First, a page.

South West Office Design Company Warns of Postural Damage after Survey Reveals Working from Home Habits
According to a study conducted by Engage Workplace, a leading South West office design, refurbishment and fit out company, 49% of respondents said they had suffered an increase in physical pain since working from home at the beginning of lockdown in March. In particular they were complaining of backache, headaches and shoulder ache.
Around the UK remote and home-working has become the new normal, forcing people to find a way of creating a makeshift workplace using existing furniture and re-purposing rooms in the house. In the survey conducted during the second lockdown, 48% said that they have created a dedicated office, 11% have been using the dining room table as their desk, 16% are using the spare bedroom and some confessed to sitting on the sofa or even in bed!
The seating position at work has always been considered of vital importance, ensuring not only good health and well-being, but also productivity. Employers are duty bound to assist and allow time for the setting up and using of workstations to achieve good posture which is one of the best ways of avoiding discomfort. But have they been doing their duty when it comes to working from home during the pandemic?
Vince Brooks, Director of Engage Workplace said: “Choosing the right furniture for an office (whether it is at home or in the workplace) cannot be underestimated and it is the employer’s responsibility to ensure that this happens. I was shocked to learn that only 41% of respondents in our survey had received advice regarding their home office set-up from their employers and 30% were lacking the equipment they needed to fulfil their role and be fully productive.”
Marc Holl, Head of Physiotherapy & Clinical Development lead at Nuffield Health said: “People can only do the best that they can and accept it’s not going to be a perfect working environment. However, you want to try to mimic a typical office working environment. Working on the sofa or bed wouldn’t be highly recommended because you are going to naturally slouch into what I call ‘Netflix positions’.”
He added: “Moving down from having a dedicated office at home would be working at a dining room table or a breakfast bar in the kitchen where you can at least try to sit in a healthy, good sitting posture. However, I’m not a massive fan of telling people they must sit up straight and make sure that everything is at right angles. Instead, I recommend sitting in your natural position and going with your natural posture. Have a chair with a back rest and try to avoid those breakfast stools or chairs without a back rest. You want to have a back rest whether it’s an ergonomically designed one or it’s just a dining room chair.”
Kate Morris-Bates is a clinic owner and practical wellness expert. She said; “As a practicing Acupuncturist and Bodywork Therapist specialising in pain management, I have seen a noticeable increase in the number of people presenting with backache, headaches and shoulder pain in my clinic, which appears to be attributable to poor posture rather than injury (although, I have seen a few home exercise injuries too affecting the back in particular). Headaches are a common side effect of poor posture, in addition to the musculoskeletal tension and sensitivity. The body acts like a pulley system with posture alignment being affected immediately when any part of the body “behaves” sub-optimally.”
“When I discuss lifestyle arrangements with my patients, the common themes that are emerging are as follows: many are working at makeshift desks in their home – crouched over a laptop with rounded back, neck, shoulders. Many have sub-optimal ergonomic arrangements (desks, chairs, keyboards etc) with most people working at the kitchen table.”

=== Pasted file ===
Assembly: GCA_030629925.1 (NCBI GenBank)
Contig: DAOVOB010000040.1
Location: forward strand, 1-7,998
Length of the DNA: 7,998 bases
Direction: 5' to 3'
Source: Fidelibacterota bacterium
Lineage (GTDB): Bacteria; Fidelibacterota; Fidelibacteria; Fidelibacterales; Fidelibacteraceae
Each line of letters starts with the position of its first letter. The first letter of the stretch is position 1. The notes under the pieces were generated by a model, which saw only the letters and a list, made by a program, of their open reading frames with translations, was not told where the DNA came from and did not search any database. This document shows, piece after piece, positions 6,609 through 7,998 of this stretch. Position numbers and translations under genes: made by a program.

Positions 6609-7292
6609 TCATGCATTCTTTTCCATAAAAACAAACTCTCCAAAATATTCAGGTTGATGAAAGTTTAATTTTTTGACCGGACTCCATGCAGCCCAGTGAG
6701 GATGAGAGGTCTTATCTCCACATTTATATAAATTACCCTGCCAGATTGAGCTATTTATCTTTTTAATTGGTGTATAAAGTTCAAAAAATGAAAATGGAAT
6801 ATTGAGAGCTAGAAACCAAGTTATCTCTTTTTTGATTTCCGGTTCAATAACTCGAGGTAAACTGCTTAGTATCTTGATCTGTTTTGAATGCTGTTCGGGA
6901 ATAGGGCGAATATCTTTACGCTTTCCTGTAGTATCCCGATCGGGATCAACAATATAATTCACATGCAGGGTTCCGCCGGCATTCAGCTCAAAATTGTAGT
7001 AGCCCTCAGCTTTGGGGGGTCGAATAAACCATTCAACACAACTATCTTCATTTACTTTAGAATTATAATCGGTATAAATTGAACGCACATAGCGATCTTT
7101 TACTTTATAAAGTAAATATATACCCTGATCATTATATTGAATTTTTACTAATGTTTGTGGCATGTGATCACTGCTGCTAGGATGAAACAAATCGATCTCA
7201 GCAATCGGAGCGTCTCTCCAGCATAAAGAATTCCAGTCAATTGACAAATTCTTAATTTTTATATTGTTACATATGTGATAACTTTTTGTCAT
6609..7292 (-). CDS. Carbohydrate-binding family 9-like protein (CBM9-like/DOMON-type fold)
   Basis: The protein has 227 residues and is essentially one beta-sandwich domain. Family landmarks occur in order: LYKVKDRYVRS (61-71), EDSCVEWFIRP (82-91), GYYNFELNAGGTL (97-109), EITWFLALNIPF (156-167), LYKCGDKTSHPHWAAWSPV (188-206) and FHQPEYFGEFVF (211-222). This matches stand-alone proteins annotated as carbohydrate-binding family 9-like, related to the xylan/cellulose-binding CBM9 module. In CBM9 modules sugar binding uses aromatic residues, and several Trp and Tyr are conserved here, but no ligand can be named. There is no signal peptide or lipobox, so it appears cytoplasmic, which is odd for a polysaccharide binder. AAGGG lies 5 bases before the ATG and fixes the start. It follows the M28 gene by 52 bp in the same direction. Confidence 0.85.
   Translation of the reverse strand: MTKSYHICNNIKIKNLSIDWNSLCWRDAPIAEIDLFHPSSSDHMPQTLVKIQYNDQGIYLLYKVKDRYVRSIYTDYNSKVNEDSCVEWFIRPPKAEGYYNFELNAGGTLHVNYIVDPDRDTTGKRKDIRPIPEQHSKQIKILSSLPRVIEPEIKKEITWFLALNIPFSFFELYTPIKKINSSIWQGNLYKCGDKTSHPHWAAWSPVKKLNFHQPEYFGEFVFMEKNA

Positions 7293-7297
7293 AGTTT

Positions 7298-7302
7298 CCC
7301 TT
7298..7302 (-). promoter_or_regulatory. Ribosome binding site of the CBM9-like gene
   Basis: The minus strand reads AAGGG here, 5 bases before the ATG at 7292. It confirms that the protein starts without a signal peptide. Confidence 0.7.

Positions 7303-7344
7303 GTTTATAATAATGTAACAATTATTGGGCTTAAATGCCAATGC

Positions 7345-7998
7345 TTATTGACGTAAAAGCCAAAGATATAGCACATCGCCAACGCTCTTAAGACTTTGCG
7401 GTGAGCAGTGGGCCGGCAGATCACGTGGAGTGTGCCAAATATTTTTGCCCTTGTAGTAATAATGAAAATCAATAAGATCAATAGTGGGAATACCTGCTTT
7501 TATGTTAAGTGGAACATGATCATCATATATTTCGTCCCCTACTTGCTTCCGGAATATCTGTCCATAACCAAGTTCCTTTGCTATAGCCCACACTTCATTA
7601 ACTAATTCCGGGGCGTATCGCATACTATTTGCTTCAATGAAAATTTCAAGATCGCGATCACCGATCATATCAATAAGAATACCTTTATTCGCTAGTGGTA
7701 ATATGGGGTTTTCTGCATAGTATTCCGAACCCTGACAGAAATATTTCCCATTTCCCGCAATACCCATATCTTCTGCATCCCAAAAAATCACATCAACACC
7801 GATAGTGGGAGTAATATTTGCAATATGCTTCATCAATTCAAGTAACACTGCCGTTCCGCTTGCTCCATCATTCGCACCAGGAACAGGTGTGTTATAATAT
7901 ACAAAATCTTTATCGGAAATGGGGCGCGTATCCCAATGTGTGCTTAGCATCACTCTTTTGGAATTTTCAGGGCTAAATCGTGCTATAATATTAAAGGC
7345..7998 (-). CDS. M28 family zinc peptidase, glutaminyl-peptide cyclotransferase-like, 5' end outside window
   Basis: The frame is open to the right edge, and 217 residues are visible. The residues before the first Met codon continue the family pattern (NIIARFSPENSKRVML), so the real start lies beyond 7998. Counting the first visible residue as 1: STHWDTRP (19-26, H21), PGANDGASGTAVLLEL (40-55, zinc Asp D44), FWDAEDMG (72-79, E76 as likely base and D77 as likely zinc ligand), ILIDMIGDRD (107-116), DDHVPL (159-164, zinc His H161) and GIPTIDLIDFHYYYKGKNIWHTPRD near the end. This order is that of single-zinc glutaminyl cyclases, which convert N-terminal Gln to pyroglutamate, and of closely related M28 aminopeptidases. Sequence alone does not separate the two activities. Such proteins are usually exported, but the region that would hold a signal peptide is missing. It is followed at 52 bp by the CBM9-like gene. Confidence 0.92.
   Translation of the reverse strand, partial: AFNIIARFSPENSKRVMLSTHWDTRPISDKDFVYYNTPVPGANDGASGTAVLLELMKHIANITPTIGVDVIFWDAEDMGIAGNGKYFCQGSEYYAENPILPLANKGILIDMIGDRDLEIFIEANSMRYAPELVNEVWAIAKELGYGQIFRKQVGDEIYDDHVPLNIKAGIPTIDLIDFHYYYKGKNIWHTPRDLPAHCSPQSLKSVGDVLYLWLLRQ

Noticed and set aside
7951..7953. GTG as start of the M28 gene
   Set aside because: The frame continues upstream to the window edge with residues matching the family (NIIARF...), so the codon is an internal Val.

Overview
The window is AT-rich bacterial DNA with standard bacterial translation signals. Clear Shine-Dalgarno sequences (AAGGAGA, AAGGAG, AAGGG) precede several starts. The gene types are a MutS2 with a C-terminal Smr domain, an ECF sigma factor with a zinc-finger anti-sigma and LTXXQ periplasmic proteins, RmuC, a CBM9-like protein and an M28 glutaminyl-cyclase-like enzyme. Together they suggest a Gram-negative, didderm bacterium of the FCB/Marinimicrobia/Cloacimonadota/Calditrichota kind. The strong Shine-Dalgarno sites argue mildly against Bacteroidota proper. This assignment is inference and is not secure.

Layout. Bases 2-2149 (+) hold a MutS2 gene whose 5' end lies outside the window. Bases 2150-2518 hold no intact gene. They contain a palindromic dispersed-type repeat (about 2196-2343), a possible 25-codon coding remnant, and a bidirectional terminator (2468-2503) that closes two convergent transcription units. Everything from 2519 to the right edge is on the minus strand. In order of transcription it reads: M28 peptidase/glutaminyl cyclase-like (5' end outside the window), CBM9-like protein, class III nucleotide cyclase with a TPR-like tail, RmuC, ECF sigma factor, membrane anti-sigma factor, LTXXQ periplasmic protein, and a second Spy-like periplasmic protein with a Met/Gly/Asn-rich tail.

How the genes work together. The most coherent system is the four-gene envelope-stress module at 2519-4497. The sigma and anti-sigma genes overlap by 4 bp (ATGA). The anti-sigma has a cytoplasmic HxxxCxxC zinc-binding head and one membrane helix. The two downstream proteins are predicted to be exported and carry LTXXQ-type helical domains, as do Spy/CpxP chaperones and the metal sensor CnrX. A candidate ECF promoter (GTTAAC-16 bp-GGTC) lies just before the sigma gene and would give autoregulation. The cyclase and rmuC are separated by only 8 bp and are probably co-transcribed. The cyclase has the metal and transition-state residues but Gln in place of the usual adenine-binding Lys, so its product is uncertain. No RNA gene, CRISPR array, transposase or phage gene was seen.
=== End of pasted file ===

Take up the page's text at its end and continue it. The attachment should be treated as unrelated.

“When working from home, we are not walking as much during the day in the same way they would if working in an external environment and are therefore, not stretching out their bodies as often. We are more prone to spending more time on the couch working on laptops, phones or simply passing the time by more screen time leading to “text neck. Even after work, we are all spending an excessive amount of time online or on a screen – for work and also personal reasons to chat to friends and family on zoom etc.”
Francine Brooks, Director of Engage Workplace said: “The key to getting it right is choosing ergonomically designed task chairs and desks and we are offering a range of home-working packages to employers, and facilitating distribution to their employees’ homes. But there are of course other factors such as lighting, ventilation, active breaks and exercise to consider.”
In the survey 26% admitted that they liked to ‘hop desk’ their way around the house for a change of scenery as well as to escape other household activities. Vince Brooks agrees: “Workspaces should not be restricted to a single space at home or in the office – and in fact we are seeing a far greater awareness of the need for collaborative and flexible working spaces. It is also very important to keep remote workers engaged with their teams to mitigate a feeling of isolation.”
Marc Holl added: “Stretching is important. Put your hands on your glutes and stretch backwards to look up to the ceiling, just to give a stretch in the opposite direction to where they’ve probably been sitting. I also recommend ‘deskercise’: Knees to chest, ankles over your opposite knee to stretch their hips, arms up to the ceiling, then out to the side, then behind their back. It’s often just about getting up and moving.”
In the survey 46% said they were more productive at home. It’s no surprise then, that 60% said they always made time for lunch away from their desk and 10% said they use their lunch break to take a walk or go for a run.
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